This fall, $2.25 million dollars were donated to Central Oregon Community College by the Department of Education.
A group of COCC faculty, staff and administrators applied for this grant in 2014, hoping to have the money for the 2015-16 academic year. After going through several rounds of evaluation, the grant was not funded for last year, though COCC received a very high rating. This year, even though another application for the grant was not submitted COCC was notified of receiving the grant.
Oregon is ranked 47th in the nation for its funding of higher education, according to the 2014 edition of the State Higher Education Finance Report. The Student Success Grant is a five year, title III grant focused on strengthening institutions. It is awarded to schools in an effort to help college students through earlier parts of their education. This grant allows institutions to expand their capacity to serve and improve student success rates for low-income students by focusing on academic quality, institutional infrastructure and fiscal stability. This grant will be huge in helping students succeed in their college careers.
The student success grant is a three tier component consisting of developmental math redesign, developmental writing redesign, and first year experience. Betsy Julian, vice president for instruction, will be handling the oversight of the first and second tiers, while Alicia Moore, dean of student enrollment and service, will handle the third tier.
The purpose of developmental math redesign (tier one) is to conduct a comprehensive review of developmental level math courses, develop, design and implement the best practice strategies in math. This will include making smaller class sizes and shorter course sequences for students pursuing non-STEM careers. This non-STEM pathway will give students a basic understanding of the specific math they need for their track, this will allow students to spend time on math courses that are related to a specific career or track.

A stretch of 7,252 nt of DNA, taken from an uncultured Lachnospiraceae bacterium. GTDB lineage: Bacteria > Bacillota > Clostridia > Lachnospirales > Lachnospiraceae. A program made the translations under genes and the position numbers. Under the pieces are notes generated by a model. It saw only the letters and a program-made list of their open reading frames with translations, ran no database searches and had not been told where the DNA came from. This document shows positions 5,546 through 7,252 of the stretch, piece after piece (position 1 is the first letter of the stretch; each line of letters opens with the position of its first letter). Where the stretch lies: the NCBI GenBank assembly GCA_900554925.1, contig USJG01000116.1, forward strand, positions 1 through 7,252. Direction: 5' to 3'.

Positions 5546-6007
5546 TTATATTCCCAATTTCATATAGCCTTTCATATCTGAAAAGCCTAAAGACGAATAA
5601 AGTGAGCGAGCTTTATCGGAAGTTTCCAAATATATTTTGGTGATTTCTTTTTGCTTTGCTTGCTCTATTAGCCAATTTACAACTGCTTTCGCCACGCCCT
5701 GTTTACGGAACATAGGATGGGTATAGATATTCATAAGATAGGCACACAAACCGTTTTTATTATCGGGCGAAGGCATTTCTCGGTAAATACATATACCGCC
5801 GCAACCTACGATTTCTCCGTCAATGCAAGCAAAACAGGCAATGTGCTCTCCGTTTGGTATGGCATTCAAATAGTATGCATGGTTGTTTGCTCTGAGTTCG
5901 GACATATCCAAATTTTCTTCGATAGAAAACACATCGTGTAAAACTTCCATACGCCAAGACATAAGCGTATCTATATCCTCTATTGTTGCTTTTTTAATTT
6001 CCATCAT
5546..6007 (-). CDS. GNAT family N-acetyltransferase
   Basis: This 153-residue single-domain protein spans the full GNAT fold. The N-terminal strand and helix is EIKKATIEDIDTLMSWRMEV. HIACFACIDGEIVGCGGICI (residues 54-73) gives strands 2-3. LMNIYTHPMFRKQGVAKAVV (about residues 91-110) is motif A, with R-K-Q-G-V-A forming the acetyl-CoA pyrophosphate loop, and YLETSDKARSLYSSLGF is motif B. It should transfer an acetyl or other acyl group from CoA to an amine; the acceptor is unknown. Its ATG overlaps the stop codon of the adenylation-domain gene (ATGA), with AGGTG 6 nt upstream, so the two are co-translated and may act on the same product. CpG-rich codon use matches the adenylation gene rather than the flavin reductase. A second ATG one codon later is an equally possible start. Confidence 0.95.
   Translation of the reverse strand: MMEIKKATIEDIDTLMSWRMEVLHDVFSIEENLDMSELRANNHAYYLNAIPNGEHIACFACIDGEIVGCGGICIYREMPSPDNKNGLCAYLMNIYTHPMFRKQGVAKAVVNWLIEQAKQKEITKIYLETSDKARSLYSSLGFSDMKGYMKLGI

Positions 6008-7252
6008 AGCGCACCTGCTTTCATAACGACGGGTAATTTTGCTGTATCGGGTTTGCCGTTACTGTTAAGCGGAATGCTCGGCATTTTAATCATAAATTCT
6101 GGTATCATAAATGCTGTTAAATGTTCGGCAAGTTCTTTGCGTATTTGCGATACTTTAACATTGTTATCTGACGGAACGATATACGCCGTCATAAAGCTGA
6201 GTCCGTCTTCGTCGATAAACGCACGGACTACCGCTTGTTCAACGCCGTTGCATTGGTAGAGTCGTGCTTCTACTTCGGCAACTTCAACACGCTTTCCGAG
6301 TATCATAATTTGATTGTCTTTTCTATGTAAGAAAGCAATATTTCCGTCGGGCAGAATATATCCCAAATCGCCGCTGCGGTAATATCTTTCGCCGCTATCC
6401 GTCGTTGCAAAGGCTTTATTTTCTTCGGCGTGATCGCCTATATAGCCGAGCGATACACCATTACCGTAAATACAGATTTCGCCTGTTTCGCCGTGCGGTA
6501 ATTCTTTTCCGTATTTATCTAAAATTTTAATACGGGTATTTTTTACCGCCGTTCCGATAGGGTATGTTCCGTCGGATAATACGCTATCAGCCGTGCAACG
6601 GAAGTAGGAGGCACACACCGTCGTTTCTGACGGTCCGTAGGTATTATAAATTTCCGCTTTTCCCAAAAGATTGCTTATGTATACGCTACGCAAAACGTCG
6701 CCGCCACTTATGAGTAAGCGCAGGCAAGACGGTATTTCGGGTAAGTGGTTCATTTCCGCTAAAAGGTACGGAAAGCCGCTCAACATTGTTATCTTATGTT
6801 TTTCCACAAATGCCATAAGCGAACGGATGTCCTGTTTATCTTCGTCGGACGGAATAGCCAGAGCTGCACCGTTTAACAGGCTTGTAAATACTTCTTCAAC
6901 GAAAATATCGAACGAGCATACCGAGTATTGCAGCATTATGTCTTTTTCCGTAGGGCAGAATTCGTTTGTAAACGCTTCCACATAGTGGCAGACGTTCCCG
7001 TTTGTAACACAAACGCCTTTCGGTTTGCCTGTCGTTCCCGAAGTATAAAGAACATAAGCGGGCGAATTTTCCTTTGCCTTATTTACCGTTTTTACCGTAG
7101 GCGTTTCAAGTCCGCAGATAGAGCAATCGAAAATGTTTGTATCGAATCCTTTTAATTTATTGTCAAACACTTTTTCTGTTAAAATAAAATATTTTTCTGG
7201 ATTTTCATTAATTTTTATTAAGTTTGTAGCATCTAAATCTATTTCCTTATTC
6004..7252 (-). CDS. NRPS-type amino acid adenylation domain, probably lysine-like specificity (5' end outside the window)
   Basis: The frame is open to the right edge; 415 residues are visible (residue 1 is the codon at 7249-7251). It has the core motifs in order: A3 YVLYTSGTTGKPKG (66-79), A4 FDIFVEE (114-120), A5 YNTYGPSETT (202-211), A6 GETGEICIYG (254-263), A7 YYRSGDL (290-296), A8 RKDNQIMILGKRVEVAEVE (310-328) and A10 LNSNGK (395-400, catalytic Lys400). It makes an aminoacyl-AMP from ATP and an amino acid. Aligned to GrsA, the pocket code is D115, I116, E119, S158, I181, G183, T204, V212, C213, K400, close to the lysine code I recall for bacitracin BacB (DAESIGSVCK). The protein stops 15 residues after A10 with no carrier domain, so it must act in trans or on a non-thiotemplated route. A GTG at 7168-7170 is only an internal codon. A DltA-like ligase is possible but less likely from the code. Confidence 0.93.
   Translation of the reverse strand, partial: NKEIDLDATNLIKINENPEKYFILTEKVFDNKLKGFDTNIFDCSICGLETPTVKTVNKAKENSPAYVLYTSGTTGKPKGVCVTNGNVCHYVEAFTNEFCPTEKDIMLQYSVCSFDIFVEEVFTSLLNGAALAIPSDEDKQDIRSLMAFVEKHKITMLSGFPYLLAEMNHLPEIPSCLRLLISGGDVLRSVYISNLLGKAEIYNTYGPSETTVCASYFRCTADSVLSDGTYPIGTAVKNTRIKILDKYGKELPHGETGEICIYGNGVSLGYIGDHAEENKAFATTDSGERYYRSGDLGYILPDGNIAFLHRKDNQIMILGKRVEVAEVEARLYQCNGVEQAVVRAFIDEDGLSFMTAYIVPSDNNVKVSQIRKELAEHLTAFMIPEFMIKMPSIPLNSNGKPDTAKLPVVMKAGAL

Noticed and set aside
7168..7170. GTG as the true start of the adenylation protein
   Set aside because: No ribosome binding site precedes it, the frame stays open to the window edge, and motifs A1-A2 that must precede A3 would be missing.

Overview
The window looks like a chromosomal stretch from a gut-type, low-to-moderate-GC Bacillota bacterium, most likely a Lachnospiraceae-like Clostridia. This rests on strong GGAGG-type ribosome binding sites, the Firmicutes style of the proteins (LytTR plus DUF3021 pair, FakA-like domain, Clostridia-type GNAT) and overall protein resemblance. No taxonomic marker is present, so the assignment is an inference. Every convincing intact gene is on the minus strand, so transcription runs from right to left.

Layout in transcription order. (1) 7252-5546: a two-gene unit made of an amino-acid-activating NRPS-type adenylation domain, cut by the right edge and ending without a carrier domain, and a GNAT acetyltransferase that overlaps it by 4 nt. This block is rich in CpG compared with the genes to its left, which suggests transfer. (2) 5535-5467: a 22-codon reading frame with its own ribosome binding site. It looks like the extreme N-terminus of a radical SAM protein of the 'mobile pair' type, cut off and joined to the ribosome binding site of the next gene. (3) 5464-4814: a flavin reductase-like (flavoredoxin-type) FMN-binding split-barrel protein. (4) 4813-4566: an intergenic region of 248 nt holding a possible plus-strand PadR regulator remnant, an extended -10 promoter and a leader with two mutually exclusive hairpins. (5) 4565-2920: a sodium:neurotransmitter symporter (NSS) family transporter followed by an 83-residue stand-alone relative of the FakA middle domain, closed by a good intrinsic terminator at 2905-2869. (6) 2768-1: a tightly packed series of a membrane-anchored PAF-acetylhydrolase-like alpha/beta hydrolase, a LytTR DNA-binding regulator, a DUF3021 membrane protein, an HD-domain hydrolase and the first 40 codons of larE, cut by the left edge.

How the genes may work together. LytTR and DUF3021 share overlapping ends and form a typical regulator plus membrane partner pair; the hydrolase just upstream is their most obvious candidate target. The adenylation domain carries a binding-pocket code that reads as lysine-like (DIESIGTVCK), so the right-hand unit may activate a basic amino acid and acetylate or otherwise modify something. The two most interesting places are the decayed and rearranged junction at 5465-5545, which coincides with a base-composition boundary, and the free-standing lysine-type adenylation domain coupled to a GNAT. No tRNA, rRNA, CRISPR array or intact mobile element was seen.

“We want to acknowledge that not everyone is going to be an engineer, mathematician, or scientist. To help with this we want to reduce the time students spend on a certain track, getting them where they need to be faster,” said Julian.
The second tier, developmental writing redesign, will take a broader look at students for track placement, instead of using a one time standardized placement test. One option that is currently considered is allowing students to take earlier classes alongside more advanced classes. An example would be, instead of taking WR-65, WR-95 then WR-121 the idea would be to take WR-121 while taking WR-95 or WR-65 simultaneously to give “in-class tutoring.” This gives the student extra information and support as needed, instead of having them spend an entire term getting this background information in advance.
The idea is that students will often rise to a challenge if asked to do difficult tasks, as long as they are given the support needed to succeed. Currently, COCC tries to teach students all of the background skills and ideas before asking them to apply what they have learned.
“In the new approach we are considering,[students will be] given less training in advance, but more support and instruction while being asked to work on a complex project like writing a research paper,” said Julian. Money from the grant will also be used to purchase laptops for writing classes. These laptops will be used for assignments and research in class.
The third tier, first year experience, has three parts in itself: advising, orientation, and student success classes. “The purpose of this tier is to focus on infrastructure needed to improve student success by working on the basic survival skills needed for college success,” said Moore.
Student success classes would teach students the basics of what they need in order to be successful in the early part of their college career. This will include managing and prioritizing time for studying and tutoring, as well as “free time” outside of school, how to ask teachers for help that will get you “good answers”. New course planning tools are being implemented to help students with long term class preparation. This means instead of going semester to semester students will know in advance what their course load will look like for the duration of an academic year or career.
Along with all these new implementations, a specialized consultant will be brought in to help with the design of these new course planning tools as well as a grant coordinator to oversee the grant and its progress. The earliest implementations of this grant will be done thru research and curriculum development during the winter break with some of the initial changes occurring this academic year in Winter or Spring. The earliest visible changes will be the appearance of more computers in WR-121 classes and changes to the Math 58/98 series. Other changes and additions will be make over the next 4 years.
Bobbie Towery | The Broadside